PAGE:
The back door is a problem for Rome, for Wittenberg, and for Constantinople.  The language of the liturgy may have some impact on the problem -- more for some folks and less, much less, for others.  But the problem is not about to go away with a language change -- Rome to Latin or Orthodoxy to English.


Anonymous said...

On the Day of Pentecost, the people were amazed to hear the words of God in their own language and not in Hebrew. I don't think the Apostles wondered if it was appropriate to utter the mysteries of God in "the vernacular"


Anonymous said...

All have freely borrowed from the Book of Common Prayer, and have been welcome to it. Many of the difficulties have come with the borrowers intentions to then "customize" it, without really understanding the way it was designed to work in the first place. The result has been that they usually have a continually evolving series of "improvements," with which they are never quite satisfied. Perhaps the answer is to start out with a clean sheet of paper and draft your own service, in a coherent form, without borrowing from anyone at all. Then maybe you would be happy.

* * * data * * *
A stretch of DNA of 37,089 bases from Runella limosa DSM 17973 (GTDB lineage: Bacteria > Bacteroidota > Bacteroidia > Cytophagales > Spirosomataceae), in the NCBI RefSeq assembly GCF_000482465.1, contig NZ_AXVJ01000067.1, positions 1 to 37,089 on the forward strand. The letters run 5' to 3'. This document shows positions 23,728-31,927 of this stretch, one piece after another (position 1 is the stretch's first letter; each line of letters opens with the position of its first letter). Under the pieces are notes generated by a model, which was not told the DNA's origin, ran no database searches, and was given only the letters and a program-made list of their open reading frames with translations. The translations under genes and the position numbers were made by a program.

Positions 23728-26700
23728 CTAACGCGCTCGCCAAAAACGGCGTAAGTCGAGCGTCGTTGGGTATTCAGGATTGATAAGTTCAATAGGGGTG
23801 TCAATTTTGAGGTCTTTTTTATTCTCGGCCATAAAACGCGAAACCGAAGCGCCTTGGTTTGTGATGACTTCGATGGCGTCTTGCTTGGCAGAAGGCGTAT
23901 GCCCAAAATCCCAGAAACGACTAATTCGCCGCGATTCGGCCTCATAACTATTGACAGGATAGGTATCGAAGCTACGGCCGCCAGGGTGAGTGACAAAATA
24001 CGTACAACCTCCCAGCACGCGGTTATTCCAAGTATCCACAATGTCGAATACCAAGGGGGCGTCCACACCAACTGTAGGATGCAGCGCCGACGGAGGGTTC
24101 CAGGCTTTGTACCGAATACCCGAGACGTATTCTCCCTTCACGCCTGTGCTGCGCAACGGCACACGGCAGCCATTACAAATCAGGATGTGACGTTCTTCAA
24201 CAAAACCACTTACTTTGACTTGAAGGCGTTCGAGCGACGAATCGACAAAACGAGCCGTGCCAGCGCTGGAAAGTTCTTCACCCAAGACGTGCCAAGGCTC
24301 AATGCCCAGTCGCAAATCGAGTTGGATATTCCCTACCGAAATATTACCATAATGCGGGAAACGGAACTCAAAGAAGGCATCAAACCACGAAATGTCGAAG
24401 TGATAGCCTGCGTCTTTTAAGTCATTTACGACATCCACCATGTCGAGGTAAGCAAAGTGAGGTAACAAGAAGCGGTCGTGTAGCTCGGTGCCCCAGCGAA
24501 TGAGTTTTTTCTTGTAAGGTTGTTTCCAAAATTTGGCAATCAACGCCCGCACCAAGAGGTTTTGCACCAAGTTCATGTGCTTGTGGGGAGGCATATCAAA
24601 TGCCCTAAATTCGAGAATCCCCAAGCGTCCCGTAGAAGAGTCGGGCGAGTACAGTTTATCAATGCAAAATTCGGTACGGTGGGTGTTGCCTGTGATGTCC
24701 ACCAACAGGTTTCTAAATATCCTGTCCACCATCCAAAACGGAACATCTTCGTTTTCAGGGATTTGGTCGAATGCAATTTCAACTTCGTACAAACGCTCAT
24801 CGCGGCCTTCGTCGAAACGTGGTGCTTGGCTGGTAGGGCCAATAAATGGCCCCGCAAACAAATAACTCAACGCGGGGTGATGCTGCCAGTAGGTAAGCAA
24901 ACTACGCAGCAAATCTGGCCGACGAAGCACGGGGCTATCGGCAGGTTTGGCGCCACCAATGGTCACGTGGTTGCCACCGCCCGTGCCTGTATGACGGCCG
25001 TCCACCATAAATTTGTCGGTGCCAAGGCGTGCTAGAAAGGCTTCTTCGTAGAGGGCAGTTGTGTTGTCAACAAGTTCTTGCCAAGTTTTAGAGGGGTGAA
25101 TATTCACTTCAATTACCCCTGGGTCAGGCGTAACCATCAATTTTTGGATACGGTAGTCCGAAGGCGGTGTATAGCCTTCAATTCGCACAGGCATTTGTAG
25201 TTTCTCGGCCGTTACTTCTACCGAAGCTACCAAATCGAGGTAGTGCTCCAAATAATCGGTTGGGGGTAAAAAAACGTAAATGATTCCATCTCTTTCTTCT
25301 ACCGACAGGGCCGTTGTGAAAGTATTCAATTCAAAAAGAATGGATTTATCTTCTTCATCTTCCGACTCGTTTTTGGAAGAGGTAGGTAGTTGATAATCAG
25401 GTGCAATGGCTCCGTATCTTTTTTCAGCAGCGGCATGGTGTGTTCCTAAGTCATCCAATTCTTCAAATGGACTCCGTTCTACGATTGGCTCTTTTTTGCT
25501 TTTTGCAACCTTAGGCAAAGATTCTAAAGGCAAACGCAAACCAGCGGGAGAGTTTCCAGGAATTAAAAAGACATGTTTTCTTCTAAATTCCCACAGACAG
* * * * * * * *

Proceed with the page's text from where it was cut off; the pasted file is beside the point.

I am fortunate to still use the Book of Common Prayer 1928 which serves me very well.

Fr. D+
Anglican Priest

Joanne said...

The Greek Cathedral in Miami had been compromised by three things.

1. Pews
2. an Organ
3. Women in the choir.

The head Psalti was named Timon and he hated the choir, seeing not need for what the psaltis could do just as well, if not better. (If you hear an all male Greek choir singing in the eastern style with a deep ison, the psaltis no can do that.) And, as you might imagine the female choir director hated Timon with a passion. There was no love lost.

The only way to tell you when a Greek Divine Service will begin is to tell you that it will begin the moment that the Orthros ends. For and hour or 2, the priest and the psaltis will perform an interactive litany of chanted Bible verses and hymns, and it will usually end around 10 or 10:30. Occassionaly I saw 3 or 4 widows attend the Orthros, otherwise it was done in a dark and empty church, but at that magic moment, the last of the Orthros and the Beginning of the Liturgy happens when the Choir sings the Doxologia (Thoxsoloyeea).